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Mary Tells Her Story (Monologue)

By Ruth Wood

I am an old woman now, and how I cherish my memories. Oh, what an honor it was to be the mother of my Savior! May the Lord be magnified forever!

God taught me early in life that nothing is impossible with Him! Gabriel said that I, a virgin, would be with child. And so it came to be.

But you already know about Gabriel, the shepherds and the wise men. Today let me tell you what it was like to be the mother of the Son of God.

When I think back to that stable and the thrill of his birth, I hear his first cries—they seemed so heartrending. In hindsight I wonder, “Were his tears a waking to the harsh reality of being away from his heavenly home?”

I loved holding him; he was so beautiful, my child of promise. In my heart I vowed to someday make him a special garment with no seams, one worthy of the Deliverer of Israel. I felt so blessed, so honored to be the mother of this baby.

Many have asked me what it was like raising Jesus. Actually he was an easy child to parent—loving and obedient and kind to everyone. But I did face an unusual challenge—it soon became apparent he was different from anyone I’d ever known. You see, he was perfect—and I was not! Sometimes when I spoke impatiently with the children, he’d look at me with those earnest brown eyes as if he could see deep into my soul. And though his look was never one of condemnation, but one of compassion, it would always break my heart.

Jesus didn’t begin his public ministry until he was thirty-three, but I couldn’t wait for him to be revealed to the whole world—I knew they’d love him as I did. He would be a strong, wise and compassionate leader, the greatest the world had ever known!

Imagine then, how I felt when Nazareth, our home town, rejected him. When Jesus read the scriptures and taught in the synagogue, the people were offended by some of the things he said even though he spoke only the truth. They drove him out of the village and would have killed him except that it was not God’s time.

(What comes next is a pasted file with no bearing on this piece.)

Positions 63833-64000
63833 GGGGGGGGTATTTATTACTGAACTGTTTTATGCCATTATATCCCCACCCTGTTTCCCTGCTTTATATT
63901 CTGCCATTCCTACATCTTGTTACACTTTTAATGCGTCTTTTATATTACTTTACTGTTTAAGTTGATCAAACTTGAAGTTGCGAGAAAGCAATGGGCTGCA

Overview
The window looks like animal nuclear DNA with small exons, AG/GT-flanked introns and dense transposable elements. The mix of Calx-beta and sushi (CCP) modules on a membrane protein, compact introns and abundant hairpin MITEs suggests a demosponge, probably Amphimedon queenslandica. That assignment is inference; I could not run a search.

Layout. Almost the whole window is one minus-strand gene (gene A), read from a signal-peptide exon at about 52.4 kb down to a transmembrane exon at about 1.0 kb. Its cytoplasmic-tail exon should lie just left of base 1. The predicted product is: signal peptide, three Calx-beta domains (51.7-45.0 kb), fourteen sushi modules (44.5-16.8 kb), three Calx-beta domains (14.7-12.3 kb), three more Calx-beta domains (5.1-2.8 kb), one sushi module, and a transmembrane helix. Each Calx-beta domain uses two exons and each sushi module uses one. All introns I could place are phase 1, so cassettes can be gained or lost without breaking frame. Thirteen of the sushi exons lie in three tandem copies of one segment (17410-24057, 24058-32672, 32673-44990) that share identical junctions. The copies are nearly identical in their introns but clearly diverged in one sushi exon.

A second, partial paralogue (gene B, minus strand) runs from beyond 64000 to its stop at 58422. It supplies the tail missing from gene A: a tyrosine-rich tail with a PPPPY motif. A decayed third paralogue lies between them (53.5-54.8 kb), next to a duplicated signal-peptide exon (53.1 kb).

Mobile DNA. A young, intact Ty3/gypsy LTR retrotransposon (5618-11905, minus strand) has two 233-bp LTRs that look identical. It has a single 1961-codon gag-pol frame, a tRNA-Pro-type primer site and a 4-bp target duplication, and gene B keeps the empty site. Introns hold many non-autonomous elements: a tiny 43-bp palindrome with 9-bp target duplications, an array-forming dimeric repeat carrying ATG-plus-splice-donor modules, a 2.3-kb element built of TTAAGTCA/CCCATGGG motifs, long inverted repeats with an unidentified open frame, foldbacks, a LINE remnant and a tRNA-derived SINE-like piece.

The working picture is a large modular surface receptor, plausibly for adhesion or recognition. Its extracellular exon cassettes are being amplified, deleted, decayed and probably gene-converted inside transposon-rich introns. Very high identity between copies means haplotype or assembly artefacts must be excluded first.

I was devastated and deeply hurt. To have my home town, and people I thought were friends, turn on our family like that was unbelievably painful. The women gossiped behind my back for weeks. Only by talking to Jesus about everything and watching how he handled the rejection with grace, was I able to forgive and go on.

For me, Jesus’ ministry years were exciting and a whirlwind of miracles. I saw him heal the blind, the deaf, the lepers, witnessing repeatedly that nothing is impossible with God. But in spite of all the miracles, at times my faith was challenged.

One incident stands out in my mind. Jesus was casting out demons and furiously debating the Pharisees with such intensity one day, his brothers thought he’d gone crazy. They were so embarrassed by the spectacle, they tried to force him to come home. They didn’t believe in him either.

I badly wanted Jesus’ brothers and sisters to see that he was the Son of God, but for many years they thought I was a fanatical old woman because of my unrelenting faith. Sometimes they even accused me of favoritism.

Not only did challenges come from my family, sometimes I couldn’t understand my own son. Once he said, “If anyone comes to me and does not hate his father and mother, yes, even his own life…he cannot be my disciple.” Hate family? His siblings were supposed to hate me and follow him? Personally, this was a hard saying to accept, but later Jesus explained it better saying that love for family would look like hate in comparison to the commitment of discipleship.